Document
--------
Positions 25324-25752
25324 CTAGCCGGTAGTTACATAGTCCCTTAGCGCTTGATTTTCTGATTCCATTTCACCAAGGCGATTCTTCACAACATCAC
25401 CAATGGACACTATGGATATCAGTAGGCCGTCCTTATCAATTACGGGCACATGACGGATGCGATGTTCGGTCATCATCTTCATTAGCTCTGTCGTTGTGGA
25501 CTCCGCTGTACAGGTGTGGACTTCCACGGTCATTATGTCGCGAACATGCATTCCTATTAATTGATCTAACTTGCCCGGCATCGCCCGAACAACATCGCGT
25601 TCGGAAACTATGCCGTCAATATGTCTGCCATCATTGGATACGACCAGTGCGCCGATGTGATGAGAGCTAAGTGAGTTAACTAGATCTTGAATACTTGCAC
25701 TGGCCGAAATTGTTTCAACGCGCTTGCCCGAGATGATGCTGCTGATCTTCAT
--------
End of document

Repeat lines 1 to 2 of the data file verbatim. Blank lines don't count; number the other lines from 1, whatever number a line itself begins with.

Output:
Positions 25324-25752
25324 CTAGCCGGTAGTTACATAGTCCCTTAGCGCTTGATTTTCTGATTCCATTTCACCAAGGCGATTCTTCACAACATCAC